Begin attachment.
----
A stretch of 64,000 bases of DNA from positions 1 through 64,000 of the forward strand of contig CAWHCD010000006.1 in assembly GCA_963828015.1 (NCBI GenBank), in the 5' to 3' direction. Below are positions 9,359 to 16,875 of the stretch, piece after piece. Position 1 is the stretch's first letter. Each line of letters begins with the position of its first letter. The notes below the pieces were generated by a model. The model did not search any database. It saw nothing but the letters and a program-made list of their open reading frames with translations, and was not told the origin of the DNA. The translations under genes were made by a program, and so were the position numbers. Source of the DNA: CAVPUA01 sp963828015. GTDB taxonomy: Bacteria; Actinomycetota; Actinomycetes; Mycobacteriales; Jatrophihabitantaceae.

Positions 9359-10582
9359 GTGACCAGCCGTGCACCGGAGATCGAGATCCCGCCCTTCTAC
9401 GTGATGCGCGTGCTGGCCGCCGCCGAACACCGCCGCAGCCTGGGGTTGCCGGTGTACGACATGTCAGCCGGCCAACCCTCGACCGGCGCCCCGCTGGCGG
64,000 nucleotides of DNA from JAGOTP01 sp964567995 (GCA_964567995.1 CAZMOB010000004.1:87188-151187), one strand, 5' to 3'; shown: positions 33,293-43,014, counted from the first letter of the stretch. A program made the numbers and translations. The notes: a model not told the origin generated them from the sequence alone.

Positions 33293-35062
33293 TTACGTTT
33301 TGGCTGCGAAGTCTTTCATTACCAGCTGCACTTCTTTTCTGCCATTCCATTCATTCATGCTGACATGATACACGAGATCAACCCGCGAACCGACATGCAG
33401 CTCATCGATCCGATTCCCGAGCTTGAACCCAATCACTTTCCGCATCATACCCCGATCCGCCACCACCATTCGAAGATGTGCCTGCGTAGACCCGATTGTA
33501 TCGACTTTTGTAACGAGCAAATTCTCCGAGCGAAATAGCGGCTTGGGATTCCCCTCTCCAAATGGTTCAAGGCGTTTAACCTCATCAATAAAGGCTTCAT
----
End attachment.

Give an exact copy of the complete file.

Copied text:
A stretch of 64,000 bases of DNA from positions 1 through 64,000 of the forward strand of contig CAWHCD010000006.1 in assembly GCA_963828015.1 (NCBI GenBank), in the 5' to 3' direction. Below are positions 9,359 to 16,875 of the stretch, piece after piece. Position 1 is the stretch's first letter. Each line of letters begins with the position of its first letter. The notes below the pieces were generated by a model. The model did not search any database. It saw nothing but the letters and a program-made list of their open reading frames with translations, and was not told the origin of the DNA. The translations under genes were made by a program, and so were the position numbers. Source of the DNA: CAVPUA01 sp963828015. GTDB taxonomy: Bacteria; Actinomycetota; Actinomycetes; Mycobacteriales; Jatrophihabitantaceae.

Positions 9359-10582
9359 GTGACCAGCCGTGCACCGGAGATCGAGATCCCGCCCTTCTAC
9401 GTGATGCGCGTGCTGGCCGCCGCCGAACACCGCCGCAGCCTGGGGTTGCCGGTGTACGACATGTCAGCCGGCCAACCCTCGACCGGCGCCCCGCTGGCGG
64,000 nucleotides of DNA from JAGOTP01 sp964567995 (GCA_964567995.1 CAZMOB010000004.1:87188-151187), one strand, 5' to 3'; shown: positions 33,293-43,014, counted from the first letter of the stretch. A program made the numbers and translations. The notes: a model not told the origin generated them from the sequence alone.

Positions 33293-35062
33293 TTACGTTT
33301 TGGCTGCGAAGTCTTTCATTACCAGCTGCACTTCTTTTCTGCCATTCCATTCATTCATGCTGACATGATACACGAGATCAACCCGCGAACCGACATGCAG
33401 CTCATCGATCCGATTCCCGAGCTTGAACCCAATCACTTTCCGCATCATACCCCGATCCGCCACCACCATTCGAAGATGTGCCTGCGTAGACCCGATTGTA
33501 TCGACTTTTGTAACGAGCAAATTCTCCGAGCGAAATAGCGGCTTGGGATTCCCCTCTCCAAATGGTTCAAGGCGTTTAACCTCATCAATAAAGGCTTCAT